- South Africa is facing a major problem - unemployment
- This is an issue that plagues the nation as the economy struggles to maintain stability
- Briefly.co.za checks if political parties are geared towards solving this issue or if the cries for help are being ignored
South Africans are struggling with a high cost of living and an even higher unemployment rate.
With political parties in full swing ahead of the May elections, one needs to consider if any of them actually have a decent track record as far as this key issue is concerned.
Briefly.co.za takes a look at the facts behind the matter:
African National Congress
The ruling party has enjoyed a long reign in South Africa. With President Cyril Ramaphosa doing his best to ensure his successful reappointment as the head of the state, one can only wonder if the ANC has actually kept one of its key election promises - job creation.
In the party's election manifesto, the ANC pledged that 6 million work opportunities would be created over the next five years, but don't be fooled into thinking that this is a permanent placement.
When the ANC talks about 'work opportunities', what they really mean is that workers will temporarily be employed by state projects.
Each time a person is employed in this manner by the state, the ANC counts it as a new opportunity, so the figures may well be distorted by people who frequently take advantage of the situation.
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The leading opposition party was right when it claimed that South Africa has the highest youth unemployment rates in the world, but what do they intend to do about it?
The DA claims to be able to put 'a job in every home', boasting that areas where they lead have the 'lowest expanded unemployment' rates in the country; however, this could walk hand-in-hand with the fact that the party controls the largest economic hubs in SA.
The party claims that they have managed to provide more than half a million jobs in the Western Cape alone.
However, this is a drop in the ocean when compared to the total number of unemployed citizens in the country.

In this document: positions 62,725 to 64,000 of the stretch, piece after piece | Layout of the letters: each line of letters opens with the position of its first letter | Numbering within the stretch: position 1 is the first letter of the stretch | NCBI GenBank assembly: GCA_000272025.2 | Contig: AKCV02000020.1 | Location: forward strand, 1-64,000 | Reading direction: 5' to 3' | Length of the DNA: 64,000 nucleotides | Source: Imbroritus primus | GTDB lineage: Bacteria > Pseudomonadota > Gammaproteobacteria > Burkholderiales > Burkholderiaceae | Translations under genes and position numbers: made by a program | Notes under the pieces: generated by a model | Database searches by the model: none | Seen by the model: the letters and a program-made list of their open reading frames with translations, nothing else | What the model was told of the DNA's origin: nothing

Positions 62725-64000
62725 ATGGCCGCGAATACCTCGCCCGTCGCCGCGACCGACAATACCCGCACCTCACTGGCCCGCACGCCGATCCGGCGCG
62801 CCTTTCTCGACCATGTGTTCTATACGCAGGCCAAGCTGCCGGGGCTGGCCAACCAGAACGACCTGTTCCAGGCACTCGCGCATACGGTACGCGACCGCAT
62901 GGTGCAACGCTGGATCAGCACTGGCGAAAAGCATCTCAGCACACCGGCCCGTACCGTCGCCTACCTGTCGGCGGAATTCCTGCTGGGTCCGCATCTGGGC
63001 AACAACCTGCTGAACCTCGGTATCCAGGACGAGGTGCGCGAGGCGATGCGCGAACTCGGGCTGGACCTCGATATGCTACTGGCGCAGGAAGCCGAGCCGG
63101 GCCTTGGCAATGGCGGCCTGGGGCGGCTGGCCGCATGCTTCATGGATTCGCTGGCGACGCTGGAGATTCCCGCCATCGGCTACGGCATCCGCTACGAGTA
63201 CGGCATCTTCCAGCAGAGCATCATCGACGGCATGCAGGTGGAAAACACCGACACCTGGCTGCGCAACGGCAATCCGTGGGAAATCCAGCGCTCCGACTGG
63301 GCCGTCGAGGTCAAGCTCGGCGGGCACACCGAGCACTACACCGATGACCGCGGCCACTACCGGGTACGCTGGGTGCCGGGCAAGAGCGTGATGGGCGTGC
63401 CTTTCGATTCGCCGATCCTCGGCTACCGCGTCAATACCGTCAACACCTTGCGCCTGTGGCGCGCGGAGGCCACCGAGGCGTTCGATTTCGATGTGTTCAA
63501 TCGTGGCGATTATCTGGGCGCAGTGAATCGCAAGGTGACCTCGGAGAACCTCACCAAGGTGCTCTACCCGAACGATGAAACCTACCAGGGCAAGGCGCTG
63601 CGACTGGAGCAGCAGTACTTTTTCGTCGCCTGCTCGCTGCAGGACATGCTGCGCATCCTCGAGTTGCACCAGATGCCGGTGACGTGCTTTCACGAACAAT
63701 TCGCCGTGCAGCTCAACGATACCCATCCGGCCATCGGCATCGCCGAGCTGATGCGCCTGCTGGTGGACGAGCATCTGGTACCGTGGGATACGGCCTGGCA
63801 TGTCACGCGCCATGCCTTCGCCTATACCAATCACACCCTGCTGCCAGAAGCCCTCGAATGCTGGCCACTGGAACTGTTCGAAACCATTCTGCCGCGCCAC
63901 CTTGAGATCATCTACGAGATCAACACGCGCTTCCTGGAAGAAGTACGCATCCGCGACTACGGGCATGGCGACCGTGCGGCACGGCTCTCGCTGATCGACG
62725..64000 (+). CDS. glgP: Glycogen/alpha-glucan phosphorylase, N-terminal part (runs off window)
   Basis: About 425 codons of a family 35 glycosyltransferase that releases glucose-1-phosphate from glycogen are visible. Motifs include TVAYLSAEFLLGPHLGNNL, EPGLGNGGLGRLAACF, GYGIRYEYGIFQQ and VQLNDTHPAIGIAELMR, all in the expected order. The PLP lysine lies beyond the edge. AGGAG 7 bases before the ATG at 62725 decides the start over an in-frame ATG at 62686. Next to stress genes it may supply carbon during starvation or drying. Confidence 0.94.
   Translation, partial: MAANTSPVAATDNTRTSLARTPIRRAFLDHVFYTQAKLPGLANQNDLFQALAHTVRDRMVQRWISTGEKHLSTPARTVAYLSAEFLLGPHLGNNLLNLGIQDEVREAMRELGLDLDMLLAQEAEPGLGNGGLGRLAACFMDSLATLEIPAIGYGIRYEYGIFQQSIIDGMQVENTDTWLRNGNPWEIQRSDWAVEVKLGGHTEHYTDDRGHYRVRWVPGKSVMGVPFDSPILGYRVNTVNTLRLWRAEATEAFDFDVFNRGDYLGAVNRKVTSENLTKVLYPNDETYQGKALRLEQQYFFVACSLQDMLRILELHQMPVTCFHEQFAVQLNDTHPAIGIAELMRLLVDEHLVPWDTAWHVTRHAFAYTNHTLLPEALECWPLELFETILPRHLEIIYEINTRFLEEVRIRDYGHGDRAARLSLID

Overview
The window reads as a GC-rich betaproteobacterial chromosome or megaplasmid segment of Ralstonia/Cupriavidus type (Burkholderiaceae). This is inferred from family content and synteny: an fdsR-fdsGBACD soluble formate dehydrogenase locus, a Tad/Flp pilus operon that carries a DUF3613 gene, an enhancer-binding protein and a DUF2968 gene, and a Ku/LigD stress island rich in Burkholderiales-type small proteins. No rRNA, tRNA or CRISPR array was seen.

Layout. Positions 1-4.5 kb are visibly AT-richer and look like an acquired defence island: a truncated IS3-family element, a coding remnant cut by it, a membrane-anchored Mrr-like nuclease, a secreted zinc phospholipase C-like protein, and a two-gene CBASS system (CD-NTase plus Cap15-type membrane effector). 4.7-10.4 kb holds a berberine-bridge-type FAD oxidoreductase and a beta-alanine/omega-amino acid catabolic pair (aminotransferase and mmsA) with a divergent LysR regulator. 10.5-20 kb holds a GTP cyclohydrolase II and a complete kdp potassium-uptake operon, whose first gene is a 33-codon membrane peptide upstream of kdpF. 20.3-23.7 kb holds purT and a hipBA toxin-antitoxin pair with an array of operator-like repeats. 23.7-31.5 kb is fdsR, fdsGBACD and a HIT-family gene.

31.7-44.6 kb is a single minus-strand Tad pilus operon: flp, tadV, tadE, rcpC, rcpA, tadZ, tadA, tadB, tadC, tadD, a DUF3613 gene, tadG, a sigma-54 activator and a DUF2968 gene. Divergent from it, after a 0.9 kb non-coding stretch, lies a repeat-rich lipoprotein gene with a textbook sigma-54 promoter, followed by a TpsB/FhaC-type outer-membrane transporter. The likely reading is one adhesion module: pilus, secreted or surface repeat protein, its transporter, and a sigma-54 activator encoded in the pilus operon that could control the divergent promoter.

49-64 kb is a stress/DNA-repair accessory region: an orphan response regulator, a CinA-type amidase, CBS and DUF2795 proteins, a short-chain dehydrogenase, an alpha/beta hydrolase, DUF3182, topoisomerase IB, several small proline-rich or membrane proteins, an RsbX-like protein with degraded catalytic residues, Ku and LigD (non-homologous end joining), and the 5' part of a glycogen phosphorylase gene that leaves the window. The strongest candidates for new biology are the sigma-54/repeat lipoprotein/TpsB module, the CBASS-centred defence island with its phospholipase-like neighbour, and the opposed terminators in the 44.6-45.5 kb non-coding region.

Economic Freedom Fighters
‘Our land and jobs now!’ boast the 'Red Berets' on T-shirts and posters. During their manifesto launch, the party highlighted unemployment as a key issue:
”Close to 40% of South Africans who need jobs are unemployed, meaning that more than nine million South Africans who need jobs and are capable of working cannot find employment.”
AfricaCheck, an organisation committed to holding key figures accountable, confirmed this statement to be true.
This sentiment features heavily in the EFF election campaign, with Deputy-President Floyd Shivambu commenting that:
"Historically – and now – the most effective way to create jobs is to build sustainable industries to produce things that people consume on a daily basis and involve people in all stages of production."
But which of these parties has actually been able to solve this issue?
In a nutshell, none of them. Citizens Surveys recently conducted research into the issue, with Director Reza Omar commenting:
“ We asked which political parties are best at solving these issues, and we go through the problems facing SA… No political party, none, is associated with solving unemployment. So none of the political parties can speak credibly about solving unemployment in South Africa.”
The Daily Maverick reported that 73% of adult South Africans highlight unemployment as the most critical issue in the country.
Reza Omar's comment on the issue sums the situation up with perfect eloquence as we hurtle towards Election Day:
"So when the political parties do not have credibility in creating jobs, none, well that is a problem in and of itself.”
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